Bury Council chiefs are to write to the government to request that the road tax collected from the borough's motorists can be spend on upgrading its highways network.

The move comes after a motion tabled by Labour's Jamie Walker at this evening's meeting of the full council was carried.

Cllr Walker told the meeting that there was "no getting away" from the fact that roads have a lifespan and Bury's had suffered from "chronic under-funding by successive Tory governments"

He added: "Many roads are deteriorating badly and the unprecedented bad weather has made matters worse."

And Cllr Walker continued: "To keep the road network as it is we would need £6.5m per year just to stand still. We understand that this chamber doesn't want to stand still, we want to move forward in investing in infrastructure to the standard residents of this borough deserve.

"We need national investment to do so. A frequently asked question is 'I pay my road tax, where does it go'. I've done some digging and it's not in the roads.

He told the chamber that only 11 per cent of Bury motorists' vehicle excise duty payments — still commonly referred to as "road tax" went back into council coffers.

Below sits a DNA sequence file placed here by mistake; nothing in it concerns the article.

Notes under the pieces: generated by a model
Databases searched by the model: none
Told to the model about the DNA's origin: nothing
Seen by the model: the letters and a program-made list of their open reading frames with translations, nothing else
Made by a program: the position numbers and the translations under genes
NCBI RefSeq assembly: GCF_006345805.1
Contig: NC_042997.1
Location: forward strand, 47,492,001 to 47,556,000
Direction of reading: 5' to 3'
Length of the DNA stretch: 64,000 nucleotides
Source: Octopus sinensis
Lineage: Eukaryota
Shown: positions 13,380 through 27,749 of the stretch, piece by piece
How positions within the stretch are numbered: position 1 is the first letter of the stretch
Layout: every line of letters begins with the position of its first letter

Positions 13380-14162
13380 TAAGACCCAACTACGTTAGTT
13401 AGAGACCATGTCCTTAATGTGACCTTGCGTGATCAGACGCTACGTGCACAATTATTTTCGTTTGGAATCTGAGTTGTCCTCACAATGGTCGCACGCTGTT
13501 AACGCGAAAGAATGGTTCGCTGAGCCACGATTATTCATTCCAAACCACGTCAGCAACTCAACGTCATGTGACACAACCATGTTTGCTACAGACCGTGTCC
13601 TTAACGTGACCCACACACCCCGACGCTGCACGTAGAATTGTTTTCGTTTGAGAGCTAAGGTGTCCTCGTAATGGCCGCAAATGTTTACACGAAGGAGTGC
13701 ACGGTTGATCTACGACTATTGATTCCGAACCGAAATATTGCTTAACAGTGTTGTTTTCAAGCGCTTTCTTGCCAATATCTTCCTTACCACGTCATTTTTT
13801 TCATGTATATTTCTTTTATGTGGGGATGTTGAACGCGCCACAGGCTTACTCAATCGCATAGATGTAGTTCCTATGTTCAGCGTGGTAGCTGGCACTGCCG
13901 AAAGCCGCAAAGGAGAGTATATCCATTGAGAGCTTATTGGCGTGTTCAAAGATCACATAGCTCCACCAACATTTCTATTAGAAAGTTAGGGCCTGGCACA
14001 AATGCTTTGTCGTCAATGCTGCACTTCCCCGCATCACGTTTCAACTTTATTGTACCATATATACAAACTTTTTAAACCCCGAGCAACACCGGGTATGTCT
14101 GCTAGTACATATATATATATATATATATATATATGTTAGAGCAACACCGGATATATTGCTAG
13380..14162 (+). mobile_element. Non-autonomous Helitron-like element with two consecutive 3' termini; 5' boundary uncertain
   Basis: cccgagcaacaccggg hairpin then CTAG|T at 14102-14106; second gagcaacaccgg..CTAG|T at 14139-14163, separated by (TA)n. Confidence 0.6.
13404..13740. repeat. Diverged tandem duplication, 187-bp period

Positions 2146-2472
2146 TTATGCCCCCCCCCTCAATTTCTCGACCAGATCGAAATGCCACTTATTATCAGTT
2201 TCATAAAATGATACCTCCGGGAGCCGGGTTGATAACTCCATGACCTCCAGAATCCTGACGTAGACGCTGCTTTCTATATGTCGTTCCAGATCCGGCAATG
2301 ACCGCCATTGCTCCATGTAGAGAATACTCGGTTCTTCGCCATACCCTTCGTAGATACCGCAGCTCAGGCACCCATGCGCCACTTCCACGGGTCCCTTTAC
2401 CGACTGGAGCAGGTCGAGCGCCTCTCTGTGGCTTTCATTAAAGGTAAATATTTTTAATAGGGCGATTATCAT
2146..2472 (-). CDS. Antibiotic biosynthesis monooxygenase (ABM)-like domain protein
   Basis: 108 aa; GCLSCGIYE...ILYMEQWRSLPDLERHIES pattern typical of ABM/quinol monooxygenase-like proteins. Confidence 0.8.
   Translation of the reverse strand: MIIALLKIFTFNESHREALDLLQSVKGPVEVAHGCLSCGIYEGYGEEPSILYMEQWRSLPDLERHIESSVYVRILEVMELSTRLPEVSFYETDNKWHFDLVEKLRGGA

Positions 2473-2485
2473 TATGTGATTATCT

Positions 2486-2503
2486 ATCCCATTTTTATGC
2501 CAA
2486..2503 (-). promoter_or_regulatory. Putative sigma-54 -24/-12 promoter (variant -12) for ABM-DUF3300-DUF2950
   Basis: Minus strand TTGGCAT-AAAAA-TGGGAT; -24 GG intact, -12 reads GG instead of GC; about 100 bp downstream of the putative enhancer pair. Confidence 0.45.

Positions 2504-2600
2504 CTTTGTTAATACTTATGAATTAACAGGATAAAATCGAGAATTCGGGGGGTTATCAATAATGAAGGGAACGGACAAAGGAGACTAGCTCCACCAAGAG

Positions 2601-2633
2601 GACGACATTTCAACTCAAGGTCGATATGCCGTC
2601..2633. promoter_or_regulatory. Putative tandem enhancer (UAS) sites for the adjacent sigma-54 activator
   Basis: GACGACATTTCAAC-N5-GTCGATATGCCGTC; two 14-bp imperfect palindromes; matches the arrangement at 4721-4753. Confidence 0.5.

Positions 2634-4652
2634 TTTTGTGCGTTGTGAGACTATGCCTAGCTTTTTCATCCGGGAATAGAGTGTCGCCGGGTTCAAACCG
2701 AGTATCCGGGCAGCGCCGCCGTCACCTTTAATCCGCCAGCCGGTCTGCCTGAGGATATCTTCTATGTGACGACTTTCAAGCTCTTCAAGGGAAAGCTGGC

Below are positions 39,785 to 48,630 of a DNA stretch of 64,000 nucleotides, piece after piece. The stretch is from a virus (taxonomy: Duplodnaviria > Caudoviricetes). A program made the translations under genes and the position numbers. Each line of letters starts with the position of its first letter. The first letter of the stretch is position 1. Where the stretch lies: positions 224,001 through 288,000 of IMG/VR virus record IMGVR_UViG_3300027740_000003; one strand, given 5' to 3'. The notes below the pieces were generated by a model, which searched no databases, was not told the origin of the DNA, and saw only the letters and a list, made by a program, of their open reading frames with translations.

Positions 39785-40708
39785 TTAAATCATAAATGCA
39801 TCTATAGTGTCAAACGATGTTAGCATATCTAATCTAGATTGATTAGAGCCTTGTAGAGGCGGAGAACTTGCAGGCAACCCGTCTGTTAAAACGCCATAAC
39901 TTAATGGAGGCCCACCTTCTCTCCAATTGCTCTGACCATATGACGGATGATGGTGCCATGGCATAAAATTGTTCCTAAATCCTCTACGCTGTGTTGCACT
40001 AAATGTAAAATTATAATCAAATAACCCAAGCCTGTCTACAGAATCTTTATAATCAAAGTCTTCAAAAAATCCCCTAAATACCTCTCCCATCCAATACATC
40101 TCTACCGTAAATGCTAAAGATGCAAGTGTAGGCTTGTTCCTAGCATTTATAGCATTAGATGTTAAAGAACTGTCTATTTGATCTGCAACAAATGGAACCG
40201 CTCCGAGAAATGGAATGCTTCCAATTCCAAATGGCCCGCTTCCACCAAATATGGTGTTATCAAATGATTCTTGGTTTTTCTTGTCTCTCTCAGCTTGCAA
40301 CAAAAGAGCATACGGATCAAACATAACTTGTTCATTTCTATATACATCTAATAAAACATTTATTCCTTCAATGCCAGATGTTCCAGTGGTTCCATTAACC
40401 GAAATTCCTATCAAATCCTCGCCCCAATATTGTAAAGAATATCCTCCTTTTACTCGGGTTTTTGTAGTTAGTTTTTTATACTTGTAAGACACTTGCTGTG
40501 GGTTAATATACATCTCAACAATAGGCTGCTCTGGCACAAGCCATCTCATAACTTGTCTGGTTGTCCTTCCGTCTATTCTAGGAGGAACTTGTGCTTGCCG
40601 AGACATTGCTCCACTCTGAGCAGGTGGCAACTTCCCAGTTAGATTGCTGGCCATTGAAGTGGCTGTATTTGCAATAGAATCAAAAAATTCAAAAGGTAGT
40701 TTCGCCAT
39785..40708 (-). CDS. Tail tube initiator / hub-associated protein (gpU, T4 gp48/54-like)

"It's not a magi money tree, it's money already taken from residents of this borough and should be spent on roads in this borough."

The Conservative group tabled an amendment calling on the council to recognise that the £10m earmarked for road repairs over the next three years is "simply insufficient" and proposing a minimum of £25m be spent on highways over the next four years.

The motion said this would be paid for by "significant income generation" which Tory leader James Daly said could be raised through innovating new revenue streams.

But Labour leader Rishi Shori accepted the amendment was "well intentioned" but said it was lacking in detail and would not be financially prudent.

The amendment was defeated when put to the vote.